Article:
Written by Rachel Greiman, Writer & Photographer
This series was inspired by the book Anything written by Jennie Allen. Please follow me as I struggle with life’s difficult questions and walk down the path to find my “anything”!
When you first meet Duncan, you might describe him as gruff. He’s one of those quiet guys and definitely isn’t smiley. But give him a couple minutes, because once he warms up, you’ll find a tender heart and a deep love for people. Especially people who can be hard to love. He is someone who lives his life so others can succeed. He is no stranger to shame, but also a friend to grace.
Most “anything” prayers are about taking something on, starting a new task or following God to a new opportunity. But Duncan’s was about giving something up.
Rachel Greiman: Did you ever pray a prayer like “anything”?
Duncan Shaw: My wife and I, 15 years ago, started praying and feeling like God was calling us to do something else with our lives. Something more, something deeper. We started praying, “God, take out anything in our lives that is keeping us from doing whatever you want us to do.” We wanted him to uproot any weeds that were keeping us from serving Him. And that’s one of those prayers that you need to be careful about praying.
DS: As a couple, we prayed a similar prayer. But alone, I prayed, “God, I will do anything you want. As long as you let me keep drinking. I’ll do anything BUT stop drinking.” In hindsight, you realize why things happen. God answered that prayer by saying, “I’ll take your drinking. I’ll take your job. I’ll take your house. I’ll take everything so that you have nothing else to rely on except for me.”
RG: And what did life look like for you guys then?
DS: We were barely scraping by. Two years into the marriage, she didn’t realize how much I was drinking. I would tell her I stopped and had a beer, but it would actually mean that I drove around drinking a quart of malt liquor. That continued for another two years. I knew there was an issue, but I didn’t want to look at it.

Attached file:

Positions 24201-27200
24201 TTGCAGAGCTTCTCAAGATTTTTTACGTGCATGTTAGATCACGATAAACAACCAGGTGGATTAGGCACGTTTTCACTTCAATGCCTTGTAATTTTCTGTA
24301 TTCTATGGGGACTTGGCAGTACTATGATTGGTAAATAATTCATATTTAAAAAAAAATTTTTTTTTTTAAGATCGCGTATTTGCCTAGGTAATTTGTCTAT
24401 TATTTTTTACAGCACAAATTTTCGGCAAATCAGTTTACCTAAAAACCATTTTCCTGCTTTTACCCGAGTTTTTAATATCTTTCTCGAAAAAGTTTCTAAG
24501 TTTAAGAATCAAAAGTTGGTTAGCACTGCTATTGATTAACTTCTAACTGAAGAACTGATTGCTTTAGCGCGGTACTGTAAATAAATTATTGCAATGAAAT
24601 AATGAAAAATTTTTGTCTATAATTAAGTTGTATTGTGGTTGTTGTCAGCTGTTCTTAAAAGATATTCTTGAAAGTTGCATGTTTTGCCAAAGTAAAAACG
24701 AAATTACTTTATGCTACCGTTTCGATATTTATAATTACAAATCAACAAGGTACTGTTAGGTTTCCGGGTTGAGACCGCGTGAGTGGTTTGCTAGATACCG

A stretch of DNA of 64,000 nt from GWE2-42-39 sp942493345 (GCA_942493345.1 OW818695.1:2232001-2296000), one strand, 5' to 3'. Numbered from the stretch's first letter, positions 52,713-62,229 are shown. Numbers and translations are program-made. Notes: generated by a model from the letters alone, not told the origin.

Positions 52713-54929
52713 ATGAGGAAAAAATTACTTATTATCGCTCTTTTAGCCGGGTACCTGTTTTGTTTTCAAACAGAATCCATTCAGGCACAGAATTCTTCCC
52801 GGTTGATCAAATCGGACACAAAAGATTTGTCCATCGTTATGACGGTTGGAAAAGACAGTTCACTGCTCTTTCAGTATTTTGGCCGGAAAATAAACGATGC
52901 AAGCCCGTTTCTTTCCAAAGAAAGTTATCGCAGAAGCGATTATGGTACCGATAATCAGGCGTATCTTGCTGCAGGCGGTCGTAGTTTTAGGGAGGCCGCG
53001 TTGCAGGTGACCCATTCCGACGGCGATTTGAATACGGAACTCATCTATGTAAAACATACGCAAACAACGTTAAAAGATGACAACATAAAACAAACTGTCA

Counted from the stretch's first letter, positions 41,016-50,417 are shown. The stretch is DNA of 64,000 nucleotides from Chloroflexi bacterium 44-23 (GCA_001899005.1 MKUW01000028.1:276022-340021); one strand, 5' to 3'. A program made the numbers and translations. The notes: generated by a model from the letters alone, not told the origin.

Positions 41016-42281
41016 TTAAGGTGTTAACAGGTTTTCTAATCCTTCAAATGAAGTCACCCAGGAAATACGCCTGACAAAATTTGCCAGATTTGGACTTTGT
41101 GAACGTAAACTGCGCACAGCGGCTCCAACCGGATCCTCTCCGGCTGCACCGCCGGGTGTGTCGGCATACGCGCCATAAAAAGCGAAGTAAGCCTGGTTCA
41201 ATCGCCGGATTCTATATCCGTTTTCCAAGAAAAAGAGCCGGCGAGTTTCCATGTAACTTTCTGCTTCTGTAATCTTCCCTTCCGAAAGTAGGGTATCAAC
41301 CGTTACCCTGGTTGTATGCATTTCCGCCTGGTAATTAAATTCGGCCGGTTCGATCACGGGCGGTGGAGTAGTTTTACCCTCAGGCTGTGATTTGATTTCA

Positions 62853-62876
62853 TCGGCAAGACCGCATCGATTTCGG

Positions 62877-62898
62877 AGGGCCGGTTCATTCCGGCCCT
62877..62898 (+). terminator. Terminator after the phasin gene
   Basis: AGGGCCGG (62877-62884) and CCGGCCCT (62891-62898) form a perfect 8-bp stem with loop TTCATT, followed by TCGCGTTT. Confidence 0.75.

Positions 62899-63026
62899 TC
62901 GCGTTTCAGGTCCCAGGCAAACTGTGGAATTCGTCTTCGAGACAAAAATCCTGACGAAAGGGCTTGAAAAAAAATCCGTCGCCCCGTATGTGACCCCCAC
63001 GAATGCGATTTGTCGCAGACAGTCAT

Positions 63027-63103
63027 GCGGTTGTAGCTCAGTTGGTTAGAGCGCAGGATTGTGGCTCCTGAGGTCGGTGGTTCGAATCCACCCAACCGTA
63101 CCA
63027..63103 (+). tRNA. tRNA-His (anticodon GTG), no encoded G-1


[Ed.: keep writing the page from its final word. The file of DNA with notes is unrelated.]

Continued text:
RG: So what made you finally look at it?
DS: I got caught for embezzling cash from my job. Fortunately, they didn’t prosecute. They could have. But I got fired. I went home and had to explain it all to my wife.
RG: What was that explanation like?
DS: To my wife, I had had an affair, it just wasn’t with another person, it was with a bottle. I had lied, cheated, kept secrets. I gave part of myself to alcohol that should have gone to my wife and family.
RG: This is when the turning point happened?
DS: Yep, this is when it snowballed. I lost everything and we couldn’t afford anything. At the time, we went to a small church. My wife and I ran the Children’s Ministry. I wanted to get up in front of the congregation and tell them. I didn’t care if people judged me. There was a huge relief to it. I wanted everything out in the open. No more secrets.
RG: 15 years ago, you lost everything, had a radical transformation…but how did you keep afloat?
DS: People came alongside us. They said, “Yes, you have a drinking problem. And?” I always thought that if people knew my secret, if they knew what I was really like, they wouldn’t like me. But within four months, a man in our congregation gave me a construction job and I knew nothing about construction. I worked for him for two and a half years. Having that faith community around us made all the difference in the world.
RG: Where did the strength for long-term sobriety come from?